Maintaining a Balanced View of Computer Technology
1 The apostle Paul urged Christians in the first century not to be distracted, because “the time left is reduced.” (1 Cor. 7:29) As the end of this old system of things nears, how urgent it is for us to ‘seek first the Kingdom and God’s righteousness’ and to ‘buy out the opportune time’! Time is precious.—Matt. 6:33; Eph. 5:15, 16.
2 Technology has been hailed as a great saver of time. For example, at the click of a computer button, a user can instantly access huge amounts of information. Computers can often do in seconds what would have taken hours or weeks to do by other means. When properly used, they are a helpful tool.
3 Will It Really Save Time?: On the other hand, such technology does not come to the user without substantial costs—both in money and in time. Hours may be required to learn how to make the computer do some tasks. Moreover, a person who becomes intrigued with the technology itself may consume time that could be better spent. We must keep a balanced view, having in mind the principle involved in the apostle Paul’s admonition to walk “as wise persons, buying out the opportune time for yourselves.”—See 1 Corinthians 7:31.
4 A number of well-intentioned individuals have designed computer programs for keeping congregation records. It is, of course, a personal decision as to how an individual uses his computer. However, congregation records for which forms have been provided should not be kept on computers, since children or other unauthorized persons could access them. All congregation records—accounts records, Congregation’s Publisher Record cards, and so forth—should be kept on the forms provided by the Society, and the information on these congregation forms should not be stored in a computer. In this way, the confidential records of the congregation will be protected.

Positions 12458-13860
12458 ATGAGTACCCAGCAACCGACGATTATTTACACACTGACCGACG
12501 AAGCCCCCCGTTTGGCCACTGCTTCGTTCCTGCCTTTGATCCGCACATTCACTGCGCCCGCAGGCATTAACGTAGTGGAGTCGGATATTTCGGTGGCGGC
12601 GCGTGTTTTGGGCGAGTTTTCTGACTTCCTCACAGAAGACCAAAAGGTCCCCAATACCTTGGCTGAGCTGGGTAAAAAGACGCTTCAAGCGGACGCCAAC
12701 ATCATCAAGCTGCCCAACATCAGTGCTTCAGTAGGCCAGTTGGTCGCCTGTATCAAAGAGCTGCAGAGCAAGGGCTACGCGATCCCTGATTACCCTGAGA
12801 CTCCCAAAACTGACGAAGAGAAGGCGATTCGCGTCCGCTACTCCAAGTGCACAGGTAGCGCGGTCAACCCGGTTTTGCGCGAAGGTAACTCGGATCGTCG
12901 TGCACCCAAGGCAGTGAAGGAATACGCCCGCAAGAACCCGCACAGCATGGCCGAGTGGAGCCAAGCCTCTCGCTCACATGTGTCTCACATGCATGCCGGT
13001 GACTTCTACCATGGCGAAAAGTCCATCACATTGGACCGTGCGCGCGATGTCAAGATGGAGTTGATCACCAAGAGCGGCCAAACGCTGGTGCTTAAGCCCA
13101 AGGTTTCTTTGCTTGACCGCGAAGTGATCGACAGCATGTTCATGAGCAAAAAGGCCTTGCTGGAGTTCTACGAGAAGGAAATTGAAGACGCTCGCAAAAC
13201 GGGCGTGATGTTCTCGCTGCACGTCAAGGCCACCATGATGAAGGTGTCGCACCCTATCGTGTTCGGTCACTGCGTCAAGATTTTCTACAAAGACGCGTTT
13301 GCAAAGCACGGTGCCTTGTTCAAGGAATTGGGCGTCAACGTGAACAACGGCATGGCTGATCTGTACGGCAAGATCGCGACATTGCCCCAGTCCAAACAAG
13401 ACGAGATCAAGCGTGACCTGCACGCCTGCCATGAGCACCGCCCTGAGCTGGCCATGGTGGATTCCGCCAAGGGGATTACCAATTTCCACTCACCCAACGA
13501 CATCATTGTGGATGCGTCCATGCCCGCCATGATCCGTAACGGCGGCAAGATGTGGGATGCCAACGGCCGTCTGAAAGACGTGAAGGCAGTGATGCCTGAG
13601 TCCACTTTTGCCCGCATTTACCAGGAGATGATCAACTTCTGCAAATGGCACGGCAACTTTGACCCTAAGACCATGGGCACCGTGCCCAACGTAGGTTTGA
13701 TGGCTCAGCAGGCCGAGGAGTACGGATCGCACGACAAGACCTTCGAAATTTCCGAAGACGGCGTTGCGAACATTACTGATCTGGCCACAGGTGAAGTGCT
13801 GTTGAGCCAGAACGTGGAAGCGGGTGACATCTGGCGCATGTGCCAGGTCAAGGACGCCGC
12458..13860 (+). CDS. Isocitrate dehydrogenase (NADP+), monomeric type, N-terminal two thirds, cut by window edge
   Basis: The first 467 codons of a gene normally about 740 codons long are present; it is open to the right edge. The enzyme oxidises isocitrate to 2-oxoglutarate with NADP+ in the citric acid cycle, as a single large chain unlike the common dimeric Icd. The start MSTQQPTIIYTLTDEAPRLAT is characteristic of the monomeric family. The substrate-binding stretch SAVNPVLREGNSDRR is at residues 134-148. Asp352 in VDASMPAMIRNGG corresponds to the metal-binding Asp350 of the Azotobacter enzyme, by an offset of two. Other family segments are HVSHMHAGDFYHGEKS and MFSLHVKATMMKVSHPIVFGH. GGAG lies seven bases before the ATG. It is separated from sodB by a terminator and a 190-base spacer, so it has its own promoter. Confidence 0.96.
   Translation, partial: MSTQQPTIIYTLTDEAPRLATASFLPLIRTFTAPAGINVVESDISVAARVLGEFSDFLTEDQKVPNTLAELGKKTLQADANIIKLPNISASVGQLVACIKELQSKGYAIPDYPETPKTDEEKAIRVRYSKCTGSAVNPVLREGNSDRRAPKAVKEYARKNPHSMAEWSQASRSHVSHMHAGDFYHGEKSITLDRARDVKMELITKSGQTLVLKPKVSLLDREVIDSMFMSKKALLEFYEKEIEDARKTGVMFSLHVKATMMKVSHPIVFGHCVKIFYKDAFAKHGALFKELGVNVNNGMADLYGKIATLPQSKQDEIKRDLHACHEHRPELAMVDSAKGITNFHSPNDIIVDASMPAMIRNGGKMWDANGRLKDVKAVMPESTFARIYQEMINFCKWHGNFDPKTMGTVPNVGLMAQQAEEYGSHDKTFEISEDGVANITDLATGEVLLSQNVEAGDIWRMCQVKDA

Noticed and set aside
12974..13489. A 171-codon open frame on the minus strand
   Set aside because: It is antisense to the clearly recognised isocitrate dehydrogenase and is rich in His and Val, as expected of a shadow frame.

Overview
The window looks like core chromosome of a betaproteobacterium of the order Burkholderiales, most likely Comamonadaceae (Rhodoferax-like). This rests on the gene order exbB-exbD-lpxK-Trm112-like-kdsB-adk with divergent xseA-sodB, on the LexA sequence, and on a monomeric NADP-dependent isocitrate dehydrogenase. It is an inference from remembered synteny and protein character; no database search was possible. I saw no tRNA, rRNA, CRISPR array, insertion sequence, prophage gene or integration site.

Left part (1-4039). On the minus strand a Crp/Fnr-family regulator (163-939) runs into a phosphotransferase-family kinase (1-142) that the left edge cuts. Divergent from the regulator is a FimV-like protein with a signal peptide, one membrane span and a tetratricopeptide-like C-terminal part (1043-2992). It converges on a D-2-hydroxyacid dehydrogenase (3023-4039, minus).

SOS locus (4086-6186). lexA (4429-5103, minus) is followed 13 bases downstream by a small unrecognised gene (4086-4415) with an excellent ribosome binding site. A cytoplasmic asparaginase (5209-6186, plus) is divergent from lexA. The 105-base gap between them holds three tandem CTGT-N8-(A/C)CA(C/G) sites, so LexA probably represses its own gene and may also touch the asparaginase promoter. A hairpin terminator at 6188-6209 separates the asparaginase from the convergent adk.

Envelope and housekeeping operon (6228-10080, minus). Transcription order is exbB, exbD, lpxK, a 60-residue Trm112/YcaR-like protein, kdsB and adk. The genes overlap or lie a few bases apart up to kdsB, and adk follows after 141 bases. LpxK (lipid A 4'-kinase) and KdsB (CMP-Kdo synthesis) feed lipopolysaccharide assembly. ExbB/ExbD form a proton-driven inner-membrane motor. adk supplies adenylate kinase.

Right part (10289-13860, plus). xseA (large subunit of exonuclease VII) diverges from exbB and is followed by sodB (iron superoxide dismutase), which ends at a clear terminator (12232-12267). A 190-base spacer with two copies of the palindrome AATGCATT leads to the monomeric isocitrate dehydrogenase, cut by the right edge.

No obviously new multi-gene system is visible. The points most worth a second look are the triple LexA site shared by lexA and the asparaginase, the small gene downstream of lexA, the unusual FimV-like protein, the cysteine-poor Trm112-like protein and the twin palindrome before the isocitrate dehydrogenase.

5 Responsible overseers should be discerning in making assignments for the Theocratic Ministry School and Service Meeting program. They need to have in mind the material to be covered in a particular part. In the school, for example, some material may not be appropriate for just any student to handle. The purpose of the presentation as well as the qualifications of the individual and the nature of the material should be considered. It should not be left to the computer to decide.
6 A brother who is assigned a part to be presented at congregation meetings should not rely on material prepared by someone else, particularly an unknown individual, just because it has been made available on a computer network and using it will save him work. Responsible Christians do not presume to prepare Bible talks or meeting parts and make them available on computer networks for others to use. However, the computer and the Society’s Watchtower Library on CD-ROM may be valuable tools in the hands of the individual brother, contributing to effective research in the limited time available.
7 As for reproducing and distributing computer programs, lists, and related documentation among the brothers, and preparing and distributing parts on the Service Meeting and Theocratic Ministry School by electronic or other means, it is usually better for brothers to prepare their own material, with local benefits in mind. (1 Tim. 4:13, 15) On no account should congregational connections ever be exploited for making financial gain.
8 What about the distribution of computer printouts of scriptures used in the Watchtower Study or in the Congregation Book Study? Well, it may be preferable for publishers to make their individual notes and markings right in the Bible and the publications being studied. At the meeting, use of computer printouts of Scripture texts that are cited in the publications could discourage use of the Bible itself in finding scriptures. Yet looking up Scripture texts during a Bible study or at a congregation meeting is part of the training received, equipping us for effective use of the Bible in the field ministry. In most instances, and especially with longer quotations, reading directly from the Bible is more effective, particularly when the audience is encouraged to follow along in the Bible.